Archaeologists said they've uncovered a biblical palace in Iraq after Islamic State extremists destroyed what is believed to be the tomb of Jonah, which was built on the palace.
"I've never seen something like this in stone at this large size," Prof Eleanor Robson, chair of the British Institute for the Study of Iraq, told Charisma News. "The objects don't match descriptions of what we thought was down there, so ISIL's destruction has actually led us to a fantastic find."
Historians believe the palace was built for Assyrian King Sennacherib, renovated and expanded by Esarhaddon (681 to 669 B.C.) and renovated again by Ashurbanipal (669 to 627). It was partly destroyed during the Sack of Nineveh in 612 B.C., according to the Telegraph.
Extensive excavation of the palace had been impossible, because sometime in the early Christian period, a church was built on top of the tell. At the end of the seventh century AD, the Christian Patriarch Henanisho I took up residence there after being deposed from his post, imprisoned, and thrown off a cliff by his captors. Crippled for life, he would be buried at the site upon his death in AD 701. The church was renovated by the Patriarch Sargis in the late ninth century. At some point, the tradition seems to have developed that the tell and the church on top of it marked the grave of the Biblical prophet Jonah.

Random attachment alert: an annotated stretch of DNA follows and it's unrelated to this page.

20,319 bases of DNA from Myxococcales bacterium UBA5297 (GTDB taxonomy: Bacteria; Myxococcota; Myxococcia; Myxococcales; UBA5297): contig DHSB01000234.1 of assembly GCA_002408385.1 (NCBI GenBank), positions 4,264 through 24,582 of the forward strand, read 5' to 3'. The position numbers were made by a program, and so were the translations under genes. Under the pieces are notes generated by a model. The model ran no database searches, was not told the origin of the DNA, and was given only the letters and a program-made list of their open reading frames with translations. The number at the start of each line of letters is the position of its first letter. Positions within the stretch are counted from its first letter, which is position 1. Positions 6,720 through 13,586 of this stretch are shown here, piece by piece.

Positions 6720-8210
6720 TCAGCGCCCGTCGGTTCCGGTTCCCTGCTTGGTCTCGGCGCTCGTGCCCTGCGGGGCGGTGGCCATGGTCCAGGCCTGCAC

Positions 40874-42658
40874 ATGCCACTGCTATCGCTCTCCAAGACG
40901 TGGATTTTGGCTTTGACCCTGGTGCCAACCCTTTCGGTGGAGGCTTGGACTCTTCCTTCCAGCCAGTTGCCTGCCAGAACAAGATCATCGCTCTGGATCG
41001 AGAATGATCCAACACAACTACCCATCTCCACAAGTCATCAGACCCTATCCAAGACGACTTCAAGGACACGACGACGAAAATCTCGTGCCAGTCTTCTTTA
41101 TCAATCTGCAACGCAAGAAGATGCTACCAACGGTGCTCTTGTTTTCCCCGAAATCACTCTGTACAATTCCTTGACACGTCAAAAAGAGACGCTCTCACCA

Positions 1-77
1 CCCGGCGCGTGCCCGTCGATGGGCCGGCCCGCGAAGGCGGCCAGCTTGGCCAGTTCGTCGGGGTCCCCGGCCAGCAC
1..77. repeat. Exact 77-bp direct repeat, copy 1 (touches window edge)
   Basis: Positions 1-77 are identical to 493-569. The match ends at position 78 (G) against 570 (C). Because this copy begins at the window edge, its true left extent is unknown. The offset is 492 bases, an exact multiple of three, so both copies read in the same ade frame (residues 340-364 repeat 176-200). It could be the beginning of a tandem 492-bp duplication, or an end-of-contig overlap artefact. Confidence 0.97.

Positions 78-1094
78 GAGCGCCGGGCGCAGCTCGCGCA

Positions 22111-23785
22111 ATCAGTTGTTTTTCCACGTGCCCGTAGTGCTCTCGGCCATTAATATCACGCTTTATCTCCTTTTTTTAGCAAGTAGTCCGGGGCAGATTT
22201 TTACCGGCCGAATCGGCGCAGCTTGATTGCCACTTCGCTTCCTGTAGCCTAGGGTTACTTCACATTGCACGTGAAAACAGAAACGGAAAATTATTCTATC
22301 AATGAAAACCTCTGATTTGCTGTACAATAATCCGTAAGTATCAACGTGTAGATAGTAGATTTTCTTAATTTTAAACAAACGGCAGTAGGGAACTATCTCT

The tomb of Jonah was a key figure in Christianity, Judaism and Islam. The holy site is said to be the burial place of the prophet Jonah, who was swallowed by a whale or great fish in the Islamic and Judeo-Christian traditions. The tomb was inside a Sunni mosque called the Mosque of the Prophet Yunus, which is Arabic for Jonah. This prayer was found beneath the Throne. The angels said to Allah, "O Lord! A faint known voice from a strange land (is detected)." He asked them, "Do you not recognize it?", "No, O Lord. Who is he?" He said, "My slave, Yunus."
The story of Jonah has special resonance for Christians, scholars Joel Baden and Candida Moss wrote in a piece on CNN's Belief Blog.
"In Christian tradition, the story of Jonah is an important one," they say. "Jonah's descent into the depths in the belly of the great fish and subsequent triumphant prophetic mission to Nineveh is seen as a reference to and prototype of the death and resurrection of Jesus."
Baden is professor of Hebrew Bible at Yale Divinity School. Moss is a professor of New Testament and early Christianity at the University of Notre Dame.
They refer to the destruction of Jonah's tomb as "an attack on both those Christians living in Iraq today and on the rich, if little-known, Christian heritage of the region."
Militants with the Islamic State in Iraq and Syria, or ISIS, planted explosives around the tomb and detonated them, civil defense officials there told CNN.
The book of Jonah tells the story of him resisting when God tells him to go to Nineveh to preach. Instead, Jonah sails in another direction, where he encounters a great storm and winds up being swallowed by a great fish. He spends a few days in the belly of the fish before emerging alive to follow God's instruction to go to Nineveh.